The visit came just a few days after the launch of the Brazil – United Kingdom Joint Year of Science and Innovation, which took place at the end of March at the MCTIC
The Chief Secretary of the Treasury of the United Kingdom, Elizabeth Truss, visited the headquarters of the FAPESP Shell Research Centre for Gas Innovation (RCGI), on Wednesday, April 11, in the Polytechnic School of the University of São Paulo (Poli-USP), in São Paulo. She was accompanied by a retinue of five people, which included HM Consul General and Regional Director of Trade and Investment for Latin America of the Consulate General of the United Kingdom in São Paulo, Joanna Crellin, in attendance at a presentation of the Centre’s activities, made by its Scientific Director, Julio Meneghini.
The visit came just a few days after the launch of the Brazil – United Kingdom Joint Year of Science and Innovation, in a ceremony held at the Brazilian Ministry of Science, Technology, Innovation, and Communication (MCTIC). At that event, the Newton Fund, a British initiative for promoting the development of nations through science and technology, announced new investments in research in several areas, including climate change.
During the meeting at the RCGI, the British Secretary asked a number of questions regarding the Centre’s Carbon Capture and Storage (CCS) projects and she also heard brief remarks by the Scientific Director of the Foundation for Research Support of the State of São Paulo (FAPESP), Carlos Henrique de Brito Cruz, regarding the Foundation’s partnerships with the United Kingdom, and by Camila Brandão, one of the Shell representatives attending the meeting.
When presenting the Centre’s objectives, Meneghini spent some time, at the end on several projects of the RCGI’s portfolio, such as carbon storage in salt caverns and the development of a supersonic gas separator. He explained that the pre-salt petroleum exploration is a great opportunity for Brazil, and that the amount of CO2 existing in the reservoirs demands innovative scientific solutions for the issue of greenhouse gas emissions. “Helping to think about and provide these solutions is one of the goals of our Centre,” he stated.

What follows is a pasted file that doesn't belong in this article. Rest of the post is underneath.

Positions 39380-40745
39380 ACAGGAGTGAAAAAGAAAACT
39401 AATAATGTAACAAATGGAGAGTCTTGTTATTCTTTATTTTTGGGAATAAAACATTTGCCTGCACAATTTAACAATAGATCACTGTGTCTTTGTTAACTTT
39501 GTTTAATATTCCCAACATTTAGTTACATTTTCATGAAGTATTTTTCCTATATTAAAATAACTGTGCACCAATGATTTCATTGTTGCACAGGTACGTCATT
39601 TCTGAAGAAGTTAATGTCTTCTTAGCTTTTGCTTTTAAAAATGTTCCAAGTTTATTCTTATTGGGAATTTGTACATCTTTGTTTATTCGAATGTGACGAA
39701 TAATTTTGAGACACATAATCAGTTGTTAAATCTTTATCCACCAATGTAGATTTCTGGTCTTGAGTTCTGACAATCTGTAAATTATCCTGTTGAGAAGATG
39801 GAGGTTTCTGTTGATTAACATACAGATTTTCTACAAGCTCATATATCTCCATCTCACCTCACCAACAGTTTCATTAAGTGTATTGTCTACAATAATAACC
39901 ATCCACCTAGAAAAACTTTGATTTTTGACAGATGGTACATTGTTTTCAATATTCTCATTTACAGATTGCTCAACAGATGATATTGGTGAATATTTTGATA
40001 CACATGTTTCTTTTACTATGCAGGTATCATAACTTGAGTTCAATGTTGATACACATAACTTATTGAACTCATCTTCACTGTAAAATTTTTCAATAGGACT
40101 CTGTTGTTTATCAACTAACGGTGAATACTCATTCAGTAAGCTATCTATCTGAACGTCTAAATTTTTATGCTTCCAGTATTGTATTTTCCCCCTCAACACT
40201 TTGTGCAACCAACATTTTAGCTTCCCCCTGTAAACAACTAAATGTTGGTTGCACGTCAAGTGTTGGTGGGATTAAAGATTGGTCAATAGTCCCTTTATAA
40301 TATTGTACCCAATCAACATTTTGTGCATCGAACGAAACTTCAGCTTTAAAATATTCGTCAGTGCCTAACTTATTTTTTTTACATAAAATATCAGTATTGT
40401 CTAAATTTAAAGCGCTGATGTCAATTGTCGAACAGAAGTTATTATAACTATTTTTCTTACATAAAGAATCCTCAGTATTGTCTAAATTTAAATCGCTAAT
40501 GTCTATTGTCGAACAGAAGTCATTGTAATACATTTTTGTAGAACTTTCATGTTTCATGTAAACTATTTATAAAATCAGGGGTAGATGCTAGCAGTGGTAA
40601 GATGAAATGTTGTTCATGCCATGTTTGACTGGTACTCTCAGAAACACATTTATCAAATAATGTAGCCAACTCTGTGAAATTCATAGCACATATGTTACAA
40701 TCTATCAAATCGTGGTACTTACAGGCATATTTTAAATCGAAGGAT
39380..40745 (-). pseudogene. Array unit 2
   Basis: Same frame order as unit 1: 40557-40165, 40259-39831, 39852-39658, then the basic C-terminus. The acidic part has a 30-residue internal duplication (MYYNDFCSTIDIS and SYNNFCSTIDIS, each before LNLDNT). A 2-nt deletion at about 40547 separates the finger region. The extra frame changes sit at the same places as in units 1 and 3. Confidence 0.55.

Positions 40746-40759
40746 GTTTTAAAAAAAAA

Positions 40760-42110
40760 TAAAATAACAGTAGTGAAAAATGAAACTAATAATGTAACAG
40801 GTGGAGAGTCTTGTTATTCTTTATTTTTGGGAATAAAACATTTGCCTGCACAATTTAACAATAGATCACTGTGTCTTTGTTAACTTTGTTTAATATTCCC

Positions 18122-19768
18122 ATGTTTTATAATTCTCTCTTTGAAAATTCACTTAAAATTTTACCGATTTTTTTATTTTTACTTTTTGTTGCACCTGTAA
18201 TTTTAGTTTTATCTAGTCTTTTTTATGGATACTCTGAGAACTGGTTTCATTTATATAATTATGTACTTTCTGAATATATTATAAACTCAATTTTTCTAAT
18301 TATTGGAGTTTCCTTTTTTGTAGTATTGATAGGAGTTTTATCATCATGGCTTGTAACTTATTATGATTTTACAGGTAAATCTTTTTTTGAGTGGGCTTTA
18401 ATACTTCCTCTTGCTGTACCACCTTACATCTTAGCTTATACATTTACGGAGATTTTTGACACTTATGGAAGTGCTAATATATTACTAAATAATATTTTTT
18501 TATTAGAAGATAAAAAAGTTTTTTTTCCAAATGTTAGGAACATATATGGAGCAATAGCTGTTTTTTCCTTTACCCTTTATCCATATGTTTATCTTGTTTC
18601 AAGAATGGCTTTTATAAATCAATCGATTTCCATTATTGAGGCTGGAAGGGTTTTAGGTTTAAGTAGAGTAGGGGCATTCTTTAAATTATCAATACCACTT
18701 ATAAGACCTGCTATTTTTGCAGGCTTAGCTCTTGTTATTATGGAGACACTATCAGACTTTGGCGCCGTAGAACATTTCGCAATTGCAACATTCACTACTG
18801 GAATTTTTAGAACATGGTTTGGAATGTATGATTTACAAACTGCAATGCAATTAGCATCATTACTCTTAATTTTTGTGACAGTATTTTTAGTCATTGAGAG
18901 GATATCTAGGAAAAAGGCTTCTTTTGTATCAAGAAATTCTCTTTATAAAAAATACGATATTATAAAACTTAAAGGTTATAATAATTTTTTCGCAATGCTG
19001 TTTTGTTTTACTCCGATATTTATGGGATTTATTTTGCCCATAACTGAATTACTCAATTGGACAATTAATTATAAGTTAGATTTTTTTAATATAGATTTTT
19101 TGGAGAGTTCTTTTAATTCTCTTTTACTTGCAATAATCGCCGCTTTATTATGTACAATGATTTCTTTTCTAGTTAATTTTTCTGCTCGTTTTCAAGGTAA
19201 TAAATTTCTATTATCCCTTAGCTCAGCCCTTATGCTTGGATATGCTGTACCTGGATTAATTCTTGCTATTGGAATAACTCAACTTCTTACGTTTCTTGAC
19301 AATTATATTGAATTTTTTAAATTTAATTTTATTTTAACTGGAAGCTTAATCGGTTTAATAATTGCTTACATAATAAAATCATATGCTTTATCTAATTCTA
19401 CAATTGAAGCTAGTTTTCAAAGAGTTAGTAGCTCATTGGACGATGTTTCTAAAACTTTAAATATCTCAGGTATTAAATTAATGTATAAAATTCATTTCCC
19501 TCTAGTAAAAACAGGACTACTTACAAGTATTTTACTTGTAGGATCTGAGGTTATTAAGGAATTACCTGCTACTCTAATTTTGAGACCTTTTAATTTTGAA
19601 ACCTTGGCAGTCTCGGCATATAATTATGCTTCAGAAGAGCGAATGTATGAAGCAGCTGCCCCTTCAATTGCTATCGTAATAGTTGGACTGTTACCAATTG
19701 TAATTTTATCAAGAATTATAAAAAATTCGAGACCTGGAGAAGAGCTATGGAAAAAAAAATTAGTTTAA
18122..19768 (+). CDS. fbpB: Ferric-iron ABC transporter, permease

One of the questions asked by Ms. Truss had to do with the economic viability of the CCS projects and the possibility of innovative projects, like the storage of CO2 in salt caverns, being applied on a large scale. “I would say that Brazil is one of the few countries in the world that is at the point of making it economically viable to store CO2 in salt caverns. A single cavern can store up to 8 million tons of CO2,” Meneghini told her.
The RCGI’s Scientific Director also stressed the importance of the State of São Paulo for the Nation, the strength of its scientific production, and the relevance of the University of São Paulo (USP) within this context. “São Paulo has the biggest economy of the Brazilian States: 35% of the country’s industrial production comes from here. About 11% of all of the taxes of the State are distributed to Universities and research institutions. USP, which is a public university, has about 6,000 professors, nearly 90,000 students in graduate and post-graduate programs and it is responsible for one quarter of the Nation’s scientific production,” he said, pointing out that Brazil is now 13th in the world in scientific production – ahead of the Netherlands and Russia.
After the meeting, Ms. Truss and her retinue visited the Numerical Offshore Tank (TPN) of Poli-USP, guided by Professor Kazuo Nishimoto, Coordinator of the TPN, as well as the RCGI’s CO2 abatement program.
Besides Joanna Crellin, Ms. Truss’s retinue included the Deputy Director of Science and Innovation of the British Consulate in São Paulo, Rui Lopes; the special counsel to the Secretary of the Treasury for Enterprise and Growth, Philip Duffy; the press officer, Jason Stein; and her personal secretary, Helena Bennett.
At the meeting, USP’s Provost, Vahan Agopyan, was presented by the Deputy Dean for Research, Emma Otta. The Mobility Director of the USP Agency for National and International Academic Cooperation (AUCANI), Marcio Lobo Netto, was also present, as well as several members of the RCGI. Also participated Karen Mascarenhas, who is RCGI’s Director of Leadership and Human Resources; and Alexandre Breda, who represents Shell on the RCGI’s Advisory Board.